Meeting News Coverage

Home-based device maintained, strengthened effects of intense pulsed light treatment for dry eye

MILAN — A new home-use device allows patients to better maintain the effects of intense pulsed light treatment for dry eye, according to a speaker here.

Intense pulsed light (IPL, DermaMed) as a treatment for meibomian gland dysfunction (MGD)-related dry eye was developed by Rolando Toyos, MD, in collaboration with DermaMed and has been gaining popularity in recent years.

Roland Toyos

Rolando Toyos

“There are 200 surgeons now doing the ocular procedure worldwide. When I started 12 years ago, there was nothing out there, and now we have 123,000 articles on IPL,” Toyos said at the annual joint meeting of Ocular Surgery News and the Italian Society of Ophthalmology.

IPL uses xenon light at a wavelength of 500 nm. The light penetrates the epidermis into the dermal layer and closes the abnormal blood vessels that secrete inflammatory mediators.

“In this way, then, the glands can start working normally. By increasing mitochondrial activity, the treatment also stimulates the glands to function better,” Toyos said.

The new device for home treatment was also developed by Toyos and should be available on the market before the end of the year. It uses a different wavelength in the 600 nm range, which is safe for patients to use at home.

“The treatment can be performed twice a week to stimulate the glands and better maintain the effect of IPL,” Toyos said.

Disclosure: Toyos is a consultant for DermaMed and Quantum Ocular Bioscience.

MILAN — A new home-use device allows patients to better maintain the effects of intense pulsed light treatment for dry eye, according to a speaker here.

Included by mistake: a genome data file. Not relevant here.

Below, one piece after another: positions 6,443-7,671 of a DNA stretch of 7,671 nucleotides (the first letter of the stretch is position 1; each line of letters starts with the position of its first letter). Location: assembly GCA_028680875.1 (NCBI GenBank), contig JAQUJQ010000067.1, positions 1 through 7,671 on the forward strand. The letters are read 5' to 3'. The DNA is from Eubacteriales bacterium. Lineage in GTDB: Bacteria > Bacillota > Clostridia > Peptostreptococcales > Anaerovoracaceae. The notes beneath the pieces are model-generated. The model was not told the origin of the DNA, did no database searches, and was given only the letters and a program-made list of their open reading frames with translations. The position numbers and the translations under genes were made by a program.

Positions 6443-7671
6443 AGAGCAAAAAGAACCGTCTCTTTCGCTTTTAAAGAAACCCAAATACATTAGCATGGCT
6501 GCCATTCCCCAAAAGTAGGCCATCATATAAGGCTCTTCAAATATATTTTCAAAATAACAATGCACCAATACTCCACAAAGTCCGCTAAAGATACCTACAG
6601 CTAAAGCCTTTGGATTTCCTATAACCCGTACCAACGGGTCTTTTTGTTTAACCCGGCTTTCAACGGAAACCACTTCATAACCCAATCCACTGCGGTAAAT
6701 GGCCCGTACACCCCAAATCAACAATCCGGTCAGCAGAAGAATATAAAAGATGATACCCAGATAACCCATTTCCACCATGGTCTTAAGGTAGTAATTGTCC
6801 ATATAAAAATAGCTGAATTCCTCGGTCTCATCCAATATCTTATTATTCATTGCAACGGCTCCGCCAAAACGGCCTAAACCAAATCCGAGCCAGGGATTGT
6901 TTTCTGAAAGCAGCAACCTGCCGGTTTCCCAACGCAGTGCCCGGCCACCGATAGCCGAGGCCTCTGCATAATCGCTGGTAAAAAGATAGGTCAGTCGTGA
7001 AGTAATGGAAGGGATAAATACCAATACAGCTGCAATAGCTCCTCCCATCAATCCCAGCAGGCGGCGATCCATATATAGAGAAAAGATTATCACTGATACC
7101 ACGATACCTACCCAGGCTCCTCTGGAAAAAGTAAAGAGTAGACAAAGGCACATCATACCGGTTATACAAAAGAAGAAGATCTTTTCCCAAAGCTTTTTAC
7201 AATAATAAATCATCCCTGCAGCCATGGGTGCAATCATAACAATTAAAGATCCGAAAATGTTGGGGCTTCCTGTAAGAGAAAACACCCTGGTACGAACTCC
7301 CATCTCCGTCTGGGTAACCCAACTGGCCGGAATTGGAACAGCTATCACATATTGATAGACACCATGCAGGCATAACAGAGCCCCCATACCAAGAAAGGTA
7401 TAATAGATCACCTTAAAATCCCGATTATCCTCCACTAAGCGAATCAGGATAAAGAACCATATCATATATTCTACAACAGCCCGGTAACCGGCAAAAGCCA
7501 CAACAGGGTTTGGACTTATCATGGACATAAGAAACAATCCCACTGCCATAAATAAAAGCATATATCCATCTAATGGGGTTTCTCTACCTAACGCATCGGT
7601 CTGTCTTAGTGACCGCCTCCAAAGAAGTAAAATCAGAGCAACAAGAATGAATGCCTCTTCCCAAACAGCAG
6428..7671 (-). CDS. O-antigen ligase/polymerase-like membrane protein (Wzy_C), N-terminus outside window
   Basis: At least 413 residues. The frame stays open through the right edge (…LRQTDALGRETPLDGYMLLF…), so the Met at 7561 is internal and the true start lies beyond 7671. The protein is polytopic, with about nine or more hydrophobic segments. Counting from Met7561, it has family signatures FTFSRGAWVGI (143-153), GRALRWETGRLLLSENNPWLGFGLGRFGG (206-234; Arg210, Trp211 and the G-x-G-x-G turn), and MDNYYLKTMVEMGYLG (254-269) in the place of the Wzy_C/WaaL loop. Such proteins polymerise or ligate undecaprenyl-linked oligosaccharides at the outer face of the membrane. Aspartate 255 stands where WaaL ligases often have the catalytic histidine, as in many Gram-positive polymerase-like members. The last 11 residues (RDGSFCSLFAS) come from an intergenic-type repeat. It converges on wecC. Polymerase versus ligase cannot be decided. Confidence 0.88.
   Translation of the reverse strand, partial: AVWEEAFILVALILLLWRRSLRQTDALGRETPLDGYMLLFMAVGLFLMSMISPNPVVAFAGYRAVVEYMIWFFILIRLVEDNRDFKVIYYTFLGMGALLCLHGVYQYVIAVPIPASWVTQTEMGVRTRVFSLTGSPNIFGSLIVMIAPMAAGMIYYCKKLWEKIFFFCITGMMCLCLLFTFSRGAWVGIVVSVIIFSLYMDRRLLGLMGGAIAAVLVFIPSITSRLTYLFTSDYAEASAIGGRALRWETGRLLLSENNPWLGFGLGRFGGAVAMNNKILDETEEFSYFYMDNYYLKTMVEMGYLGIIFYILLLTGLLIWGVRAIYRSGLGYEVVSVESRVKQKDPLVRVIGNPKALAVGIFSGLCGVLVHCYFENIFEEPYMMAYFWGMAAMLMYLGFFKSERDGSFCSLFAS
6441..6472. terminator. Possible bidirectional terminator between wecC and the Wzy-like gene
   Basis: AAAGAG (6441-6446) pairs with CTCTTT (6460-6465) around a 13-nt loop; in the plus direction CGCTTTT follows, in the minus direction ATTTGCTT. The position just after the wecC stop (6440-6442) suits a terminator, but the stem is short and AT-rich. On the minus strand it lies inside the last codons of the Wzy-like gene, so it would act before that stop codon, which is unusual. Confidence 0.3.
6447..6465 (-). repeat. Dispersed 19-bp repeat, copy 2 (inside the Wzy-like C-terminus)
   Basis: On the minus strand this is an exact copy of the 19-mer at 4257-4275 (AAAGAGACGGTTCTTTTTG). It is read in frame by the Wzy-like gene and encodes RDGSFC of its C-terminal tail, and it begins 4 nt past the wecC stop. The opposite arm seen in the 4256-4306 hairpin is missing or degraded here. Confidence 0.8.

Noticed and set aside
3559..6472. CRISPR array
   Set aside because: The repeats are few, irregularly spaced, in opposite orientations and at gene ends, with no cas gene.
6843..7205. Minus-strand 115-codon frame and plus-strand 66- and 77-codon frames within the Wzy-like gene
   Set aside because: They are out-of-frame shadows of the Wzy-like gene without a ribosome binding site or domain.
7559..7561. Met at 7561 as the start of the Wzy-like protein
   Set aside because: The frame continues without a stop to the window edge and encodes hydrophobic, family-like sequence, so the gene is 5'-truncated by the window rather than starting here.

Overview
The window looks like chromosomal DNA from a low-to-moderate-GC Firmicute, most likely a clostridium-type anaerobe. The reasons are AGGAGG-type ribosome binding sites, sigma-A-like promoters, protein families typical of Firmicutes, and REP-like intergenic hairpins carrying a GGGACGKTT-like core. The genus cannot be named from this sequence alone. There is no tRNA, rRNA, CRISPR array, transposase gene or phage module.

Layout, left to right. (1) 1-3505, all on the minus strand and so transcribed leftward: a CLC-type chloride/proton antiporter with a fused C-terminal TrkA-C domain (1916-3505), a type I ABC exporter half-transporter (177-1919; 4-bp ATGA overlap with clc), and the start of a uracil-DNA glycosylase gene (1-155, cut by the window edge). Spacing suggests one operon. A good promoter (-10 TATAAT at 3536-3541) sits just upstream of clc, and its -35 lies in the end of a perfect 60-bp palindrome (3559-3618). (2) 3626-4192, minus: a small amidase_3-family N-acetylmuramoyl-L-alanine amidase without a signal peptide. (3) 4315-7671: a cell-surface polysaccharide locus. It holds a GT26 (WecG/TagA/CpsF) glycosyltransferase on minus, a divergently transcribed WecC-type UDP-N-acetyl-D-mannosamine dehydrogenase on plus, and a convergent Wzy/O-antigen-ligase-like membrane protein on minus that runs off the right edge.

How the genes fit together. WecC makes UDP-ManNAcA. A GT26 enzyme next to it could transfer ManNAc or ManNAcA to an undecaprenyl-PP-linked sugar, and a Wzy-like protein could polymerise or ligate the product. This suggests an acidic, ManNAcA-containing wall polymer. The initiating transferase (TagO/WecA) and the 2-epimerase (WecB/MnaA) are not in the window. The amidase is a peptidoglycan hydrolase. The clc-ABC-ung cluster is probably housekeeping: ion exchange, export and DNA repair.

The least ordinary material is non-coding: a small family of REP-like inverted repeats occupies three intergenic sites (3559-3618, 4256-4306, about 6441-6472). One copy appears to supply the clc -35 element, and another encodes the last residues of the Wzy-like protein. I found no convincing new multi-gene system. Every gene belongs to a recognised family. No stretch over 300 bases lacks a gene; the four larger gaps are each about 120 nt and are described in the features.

Intense pulsed light (IPL, DermaMed) as a treatment for meibomian gland dysfunction (MGD)-related dry eye was developed by Rolando Toyos, MD, in collaboration with DermaMed and has been gaining popularity in recent years.

Roland Toyos

Rolando Toyos

“There are 200 surgeons now doing the ocular procedure worldwide. When I started 12 years ago, there was nothing out there, and now we have 123,000 articles on IPL,” Toyos said at the annual joint meeting of Ocular Surgery News and the Italian Society of Ophthalmology.

IPL uses xenon light at a wavelength of 500 nm. The light penetrates the epidermis into the dermal layer and closes the abnormal blood vessels that secrete inflammatory mediators.

“In this way, then, the glands can start working normally. By increasing mitochondrial activity, the treatment also stimulates the glands to function better,” Toyos said.

The new device for home treatment was also developed by Toyos and should be available on the market before the end of the year. It uses a different wavelength in the 600 nm range, which is safe for patients to use at home.

“The treatment can be performed twice a week to stimulate the glands and better maintain the effect of IPL,” Toyos said.

Disclosure: Toyos is a consultant for DermaMed and Quantum Ocular Bioscience.

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